Happenings

The power of sharing

Jun 2020    
A safe space for rough sleepers at the AMK MC/CMC/TMC building, where each person has their own space to sleep, eat their meals and store their belongings

There is beauty in diversity and we each have different strengths and expertise, resources from our different cultures, ways and means of ministry. But if the 46 churches can come together to share what they are doing, we would have a much more powerful impact, more resources, greater experiences and a wider reach to deal with challenges and constraints. 

When COVID-19 caused the churches to have to explore online resources, The Methodist Church in Singapore (MCS), under the leadership of Bishop Dr Chong Chin Chung, consolidated the Methodist churches’ online streaming or recorded service links onto one page of the MCS website. It is amazing how much diversity there is: traditional and contemporary services; services in Cantonese, English, Hakkan, Hinghwa, Hokkien, Mandarin, to name a few.

My 87-year-old mother attends the Mandarin worship services in the morning with Ang Mo Kio CMC, then with Queenstown CMC; later, at 2pm, she joins Wesley MC’s Mandarin Ministry on Zoom. She is richly blessed by the various worship services and the different preachers’ messages.

MCS would be so much richer if Methodist members should share their resources to meet the needs of the other Church members, such as: 

  • children’s and youth ministries, e.g. online or on Facebook Live. (We just heard that Charis MC held an online junior youth camp!)
  • A virtual academy could be created to hold online discipleship classes, Bible study series and webinars. We can share resources and have gifted persons lead in the studies, so that members might benefit Church-wide and get to know members from other Methodist churches.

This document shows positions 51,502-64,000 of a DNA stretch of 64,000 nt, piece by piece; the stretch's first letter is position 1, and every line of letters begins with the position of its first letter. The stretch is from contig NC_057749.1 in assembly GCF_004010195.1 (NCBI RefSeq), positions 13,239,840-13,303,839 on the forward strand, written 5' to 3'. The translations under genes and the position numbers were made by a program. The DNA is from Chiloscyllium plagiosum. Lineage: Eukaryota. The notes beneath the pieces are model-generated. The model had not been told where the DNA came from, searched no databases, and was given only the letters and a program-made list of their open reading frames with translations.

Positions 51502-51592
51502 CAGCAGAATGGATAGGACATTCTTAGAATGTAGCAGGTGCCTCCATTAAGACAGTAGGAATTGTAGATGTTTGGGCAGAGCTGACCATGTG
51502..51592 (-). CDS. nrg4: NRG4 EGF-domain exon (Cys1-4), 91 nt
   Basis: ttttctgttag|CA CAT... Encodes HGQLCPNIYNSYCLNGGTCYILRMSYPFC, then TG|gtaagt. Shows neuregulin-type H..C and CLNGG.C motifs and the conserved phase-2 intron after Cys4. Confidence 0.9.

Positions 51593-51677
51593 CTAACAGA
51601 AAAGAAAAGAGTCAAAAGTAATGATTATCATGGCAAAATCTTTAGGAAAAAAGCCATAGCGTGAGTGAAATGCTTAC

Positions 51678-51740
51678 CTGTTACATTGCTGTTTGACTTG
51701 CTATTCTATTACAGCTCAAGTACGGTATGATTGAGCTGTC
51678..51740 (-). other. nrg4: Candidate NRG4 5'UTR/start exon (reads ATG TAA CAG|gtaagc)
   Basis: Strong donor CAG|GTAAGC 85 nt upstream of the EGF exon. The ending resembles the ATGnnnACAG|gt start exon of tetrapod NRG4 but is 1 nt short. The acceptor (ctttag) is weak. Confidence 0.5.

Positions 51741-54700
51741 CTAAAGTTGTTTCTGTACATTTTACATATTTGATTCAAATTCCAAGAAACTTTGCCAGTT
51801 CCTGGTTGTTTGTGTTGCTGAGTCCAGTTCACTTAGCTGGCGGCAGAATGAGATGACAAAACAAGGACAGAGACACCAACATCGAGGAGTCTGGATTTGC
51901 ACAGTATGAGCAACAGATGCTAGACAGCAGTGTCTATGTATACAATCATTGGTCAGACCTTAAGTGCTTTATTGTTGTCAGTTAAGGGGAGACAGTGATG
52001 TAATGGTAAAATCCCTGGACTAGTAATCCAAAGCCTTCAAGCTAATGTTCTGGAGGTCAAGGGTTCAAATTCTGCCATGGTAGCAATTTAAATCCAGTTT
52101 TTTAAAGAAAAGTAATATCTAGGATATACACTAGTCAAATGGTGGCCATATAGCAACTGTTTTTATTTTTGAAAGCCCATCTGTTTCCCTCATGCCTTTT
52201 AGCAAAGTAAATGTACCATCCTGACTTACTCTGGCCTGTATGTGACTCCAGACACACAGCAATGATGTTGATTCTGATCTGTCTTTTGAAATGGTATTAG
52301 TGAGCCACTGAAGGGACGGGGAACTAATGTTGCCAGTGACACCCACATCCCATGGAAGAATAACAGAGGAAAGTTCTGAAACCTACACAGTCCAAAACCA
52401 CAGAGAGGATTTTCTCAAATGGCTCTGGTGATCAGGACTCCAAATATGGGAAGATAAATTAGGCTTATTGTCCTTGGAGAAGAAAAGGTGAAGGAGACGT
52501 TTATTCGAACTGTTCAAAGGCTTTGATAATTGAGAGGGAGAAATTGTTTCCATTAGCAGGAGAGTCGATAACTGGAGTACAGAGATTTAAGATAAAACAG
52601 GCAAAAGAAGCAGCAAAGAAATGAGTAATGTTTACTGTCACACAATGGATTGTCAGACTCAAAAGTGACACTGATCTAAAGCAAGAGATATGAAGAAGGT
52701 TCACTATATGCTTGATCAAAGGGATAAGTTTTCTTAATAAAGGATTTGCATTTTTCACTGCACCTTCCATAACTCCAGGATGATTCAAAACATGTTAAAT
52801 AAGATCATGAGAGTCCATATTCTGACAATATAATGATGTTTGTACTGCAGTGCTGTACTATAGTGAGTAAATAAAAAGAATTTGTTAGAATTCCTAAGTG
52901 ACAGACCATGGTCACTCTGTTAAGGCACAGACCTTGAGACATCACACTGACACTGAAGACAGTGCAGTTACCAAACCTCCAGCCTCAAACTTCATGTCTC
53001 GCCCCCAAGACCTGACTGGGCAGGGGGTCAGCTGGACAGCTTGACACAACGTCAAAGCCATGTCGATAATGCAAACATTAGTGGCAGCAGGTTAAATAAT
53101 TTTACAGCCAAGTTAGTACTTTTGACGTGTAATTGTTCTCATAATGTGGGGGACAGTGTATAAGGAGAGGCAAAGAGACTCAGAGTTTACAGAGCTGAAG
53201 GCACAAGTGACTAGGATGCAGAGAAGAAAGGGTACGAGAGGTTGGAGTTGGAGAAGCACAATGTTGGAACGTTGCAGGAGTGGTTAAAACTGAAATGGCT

• Groups can reach out to Methodists across all churches as part of One MCS initiatives (e.g. the upcoming Methodist Fathers Gathering).

Outreach to foreign worker dormitories

Some Methodist churches are serving dormitories by adopting a dorm and providing the workers there with food and essentials. One such opportunity came when Pastor Juliette Arulrajah shared about the ministry of AGWO (a government-sanctioned non-governmental organisation ministering in the dormitories) to TRAC and other Methodist churches.

One of those that responded quickly to the call for drivers to deliver iftar meals was Bedok MC. Pastor-in-Charge the Rev Khoo Kay Huat, lay leader Sabrina Ng and her husband Hock Ching, LCEC Vice-Chair Low Chia Wing began, and they now have a pool of 34 drivers from their church delivering meals. Serena Gan, PRPC Chairperson, elaborates: “Each morning at 2 a.m., our assigned drivers pick up the food at a caterer at Admiralty and deliver it to dormitories in Sungei Kadut, Tuas and Jurong. Bedok MC hopes to continue to be God’s hands and feet to bless and reach out to our migrant workers.”

These are the “foreigner[s] residing among us” (Deut 10:18–19, NIV) that God wants us to show love to. Some of members doing the meal delivery have persuaded their pre-believing family members to help out, which is an excellent opportunity for family bonding as well as for them to see “faith in action”.

The other Methodist Churches that are also working with AGWO at this time of writing are Trinity, Wesley, Cairnhill, Faith, Living Hope and Covenant Community. Many other Methodist churches are also helping in food or giving.

Sleepers Ministry

Toa Payoh MC was the first to provide shelter to rough sleepers and since then, some other Methodist churches have asked about Toa Payoh’s experience and learning points in starting the same ministry, which Pastor-in-Charge the Rev Reuben Ng shared about during a Pastors’ Fellowship.

At the time of writing, sister churches Ang Mo Kio MC/CMC/TMC, Bedok MC, Charis MC and Faith MC have been approved by the authorities to house rough sleepers within their church premises for the duration of the circuit breaker. The ministry involves providing a room, mattresses with clean sheets and meals. When churches share their experiences of ministry, it is more impactful and easier for adoption.

We look forward to more One MCS initiatives and sharing.

Henry Tan is the Vice President of TRAC and a member of the core team of the Structural Review Task Force. / Photo courtesy of Ang Mo Kio MC

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